|When you see an airplane
in a museum, you only see part of the story. This exhibit
is designed to give you the whole story of where the plane came from and
how much work was involved in getting the airplane from the military storage
area to the museum.
The first step is to find an airplane
that is available for museum use. You must have a lot of connections
and specialized knowledge to do this. This work was done by Mr. Chuck
Schumacher who is one of the most knowledgeable and nicest persons that
you will ever meet.
The second step is to get permission
to acquire the airplane. Again, you mush have the proper connections
and specialized knowledge for this.
The third step is to make arrangements
for disassembly, transportation, and reassembly of the aircraft.
Chuck used an aeronautical college to supply the manpower to disassemble
the airplane, in this case the
plane was located in Millington Tennessee at NAS (Naval Air Station) Memphis.
Using college students gave the students the great opportunity to learn
military aircraft while giving the museum a enthusiastic volunteer
force for the labor. The following gives a little information
about the airplanes history.
After a plane has been taken out of
service it is placed into storage.
This exhibit covers the history of
the A-7 and its recovery and restoration at the Prairie Aviation Museum, located
in Bloomington, Illinois. This A-7 Corsair II
jet fighter was originally
attached to VA-125, the Rough Raiders, stationed at NAS Lemoore near Lemoore
California which is about 32 miles south of Fresno. VA-125
was a training squadron using the A-7A and A-7B aircraft built by the Vought
Aircraft Company located in Texas. Once being attached to VA-125,
new pilots, fresh out of primary flight training, were now trained in the
type of aircraft that they will fly in the fleet operational squadrons.
This training was on the flight characteristics of the A-7, use of its
specialized avionics ( Aviation Electronics) and weapons systems, bombing
procedures, combat maneuvers and low level tactics in the mountains, not
to mention, of course, emergency procedures and fleet operations.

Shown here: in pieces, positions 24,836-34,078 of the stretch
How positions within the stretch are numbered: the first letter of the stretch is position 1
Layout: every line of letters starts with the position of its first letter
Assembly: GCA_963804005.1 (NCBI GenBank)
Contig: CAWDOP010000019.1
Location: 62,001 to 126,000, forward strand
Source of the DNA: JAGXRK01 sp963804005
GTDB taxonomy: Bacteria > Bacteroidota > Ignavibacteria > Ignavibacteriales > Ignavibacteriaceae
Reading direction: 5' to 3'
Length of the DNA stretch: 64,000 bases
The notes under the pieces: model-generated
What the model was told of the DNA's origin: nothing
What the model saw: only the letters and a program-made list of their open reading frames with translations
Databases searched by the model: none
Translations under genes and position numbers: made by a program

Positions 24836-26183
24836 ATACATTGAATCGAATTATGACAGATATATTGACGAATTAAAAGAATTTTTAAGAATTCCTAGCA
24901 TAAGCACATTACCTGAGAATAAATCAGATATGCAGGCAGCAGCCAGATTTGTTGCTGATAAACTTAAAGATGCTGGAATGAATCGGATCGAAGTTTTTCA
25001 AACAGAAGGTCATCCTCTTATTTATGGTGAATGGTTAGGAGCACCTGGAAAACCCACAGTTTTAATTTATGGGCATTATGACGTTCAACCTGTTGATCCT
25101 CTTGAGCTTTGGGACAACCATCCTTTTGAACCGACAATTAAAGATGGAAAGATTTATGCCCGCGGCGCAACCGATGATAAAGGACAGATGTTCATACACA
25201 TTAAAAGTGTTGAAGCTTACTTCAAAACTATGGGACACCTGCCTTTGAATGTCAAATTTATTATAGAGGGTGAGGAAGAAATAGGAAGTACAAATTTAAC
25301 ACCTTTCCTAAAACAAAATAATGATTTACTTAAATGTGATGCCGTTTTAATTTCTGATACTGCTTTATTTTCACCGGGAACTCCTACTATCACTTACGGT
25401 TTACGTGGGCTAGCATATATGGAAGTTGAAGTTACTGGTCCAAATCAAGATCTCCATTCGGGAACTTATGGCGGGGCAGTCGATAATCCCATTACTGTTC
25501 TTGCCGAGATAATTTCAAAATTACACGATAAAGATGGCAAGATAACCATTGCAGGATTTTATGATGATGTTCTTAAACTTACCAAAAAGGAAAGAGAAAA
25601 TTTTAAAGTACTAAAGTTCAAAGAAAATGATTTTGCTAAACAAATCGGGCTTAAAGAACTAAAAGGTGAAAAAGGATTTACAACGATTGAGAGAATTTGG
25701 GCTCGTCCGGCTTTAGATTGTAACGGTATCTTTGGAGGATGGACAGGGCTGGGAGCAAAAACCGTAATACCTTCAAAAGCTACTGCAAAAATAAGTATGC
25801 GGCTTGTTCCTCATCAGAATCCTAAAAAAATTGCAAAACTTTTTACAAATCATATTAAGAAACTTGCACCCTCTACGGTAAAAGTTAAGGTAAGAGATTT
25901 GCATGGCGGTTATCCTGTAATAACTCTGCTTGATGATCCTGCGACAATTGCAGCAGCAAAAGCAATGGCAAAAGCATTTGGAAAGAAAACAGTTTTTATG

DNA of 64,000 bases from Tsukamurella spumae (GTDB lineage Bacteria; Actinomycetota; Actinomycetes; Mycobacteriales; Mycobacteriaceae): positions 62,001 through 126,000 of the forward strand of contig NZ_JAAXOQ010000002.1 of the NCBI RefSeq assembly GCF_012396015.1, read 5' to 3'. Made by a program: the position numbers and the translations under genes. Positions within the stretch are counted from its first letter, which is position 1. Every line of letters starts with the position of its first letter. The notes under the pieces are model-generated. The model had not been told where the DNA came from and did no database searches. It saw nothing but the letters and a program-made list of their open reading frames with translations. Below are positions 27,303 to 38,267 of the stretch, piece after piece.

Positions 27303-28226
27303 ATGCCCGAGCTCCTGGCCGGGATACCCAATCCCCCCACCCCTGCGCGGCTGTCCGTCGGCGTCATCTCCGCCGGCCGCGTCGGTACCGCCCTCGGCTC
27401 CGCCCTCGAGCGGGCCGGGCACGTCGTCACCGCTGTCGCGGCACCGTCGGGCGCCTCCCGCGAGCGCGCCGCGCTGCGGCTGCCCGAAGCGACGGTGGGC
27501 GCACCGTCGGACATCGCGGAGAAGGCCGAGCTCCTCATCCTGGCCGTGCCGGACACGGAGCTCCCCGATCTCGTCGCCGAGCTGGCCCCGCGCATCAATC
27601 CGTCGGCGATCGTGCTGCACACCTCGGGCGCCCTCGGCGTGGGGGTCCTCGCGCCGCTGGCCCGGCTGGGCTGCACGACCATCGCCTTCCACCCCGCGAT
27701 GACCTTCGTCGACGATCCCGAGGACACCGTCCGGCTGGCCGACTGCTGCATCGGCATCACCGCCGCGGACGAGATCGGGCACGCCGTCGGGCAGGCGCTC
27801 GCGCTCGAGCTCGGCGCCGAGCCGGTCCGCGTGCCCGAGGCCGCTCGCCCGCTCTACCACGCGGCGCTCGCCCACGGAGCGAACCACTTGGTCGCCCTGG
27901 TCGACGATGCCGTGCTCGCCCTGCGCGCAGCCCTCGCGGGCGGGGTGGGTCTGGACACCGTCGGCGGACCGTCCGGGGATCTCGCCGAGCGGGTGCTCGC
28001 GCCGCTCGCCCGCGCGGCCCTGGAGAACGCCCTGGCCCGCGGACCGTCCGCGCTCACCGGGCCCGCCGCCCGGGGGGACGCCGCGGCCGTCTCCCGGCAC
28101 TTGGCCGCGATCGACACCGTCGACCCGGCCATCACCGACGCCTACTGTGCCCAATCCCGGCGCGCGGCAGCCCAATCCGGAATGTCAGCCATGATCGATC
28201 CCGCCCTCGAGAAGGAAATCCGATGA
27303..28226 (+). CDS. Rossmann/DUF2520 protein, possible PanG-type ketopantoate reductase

The A-7 was taken out of service in 1980 and replaced by the
The photo above was taken at NAS Memphis
in Millington, Tennessee
Note: This A-7 project was a special interest to me because I was
attached to VA-125 as an Avionics Technician and worked on this exact airplane
from 1974 to 1977. It's like visiting an old buddy from years ago.
I would like give special thanks to the people of the Prairie Aviation
Museum for allowing me to show these pictures on the website and giving
me permission to work on preservation and restoration of this aircraft.
This exhibit is brought to you with
special thanks to:
did a tremendous amount of work scanning the pictures and as a liaison
between myself, C. Jeff Dyrek, and the Prairie Aircraft Museum.
, President and founder of the Prairie Aviation Museum.
,the person in charge of recovery and restoration of the A-7. Chuck
is also responsible for the recovery of the A-7 located at Chicago's Museum
of Science and Industry.
I really enjoyed reading the saga about the
A-7A Corsair how you got one from
the Navy, restored it and put it in your museum. Brought back many memories for
me. I was an AZ with VA-37 (later VFA--37) Raging Bulls from 1989 to 1992. I
did one Med cruise with the Bulls on the
Forrestal just prior to Desert Shield.
I loved the A-7 too, and I just didn't believe the
F/A-18 Hornet was as good.
Anyway I really enjoyed reading about the restoration but I just have to correct
something I read. That is, A-7's from the 1980's had side numbers in the 300 and
400 series. Our planes had 300 series and our sister squadron (VA-105) had 400
series. Also our
A-7E side number 300 was referred to as Bullnuts. She was also
the CAG's plane, as all the planes with 00 in the Air Wing were his. The 500
series was on the
A-6's. Thanks for bringing back memories and I hope to visit
your museum one of these days. Take care and hope to see you soon Robert Gubanski, AZ2, disabled.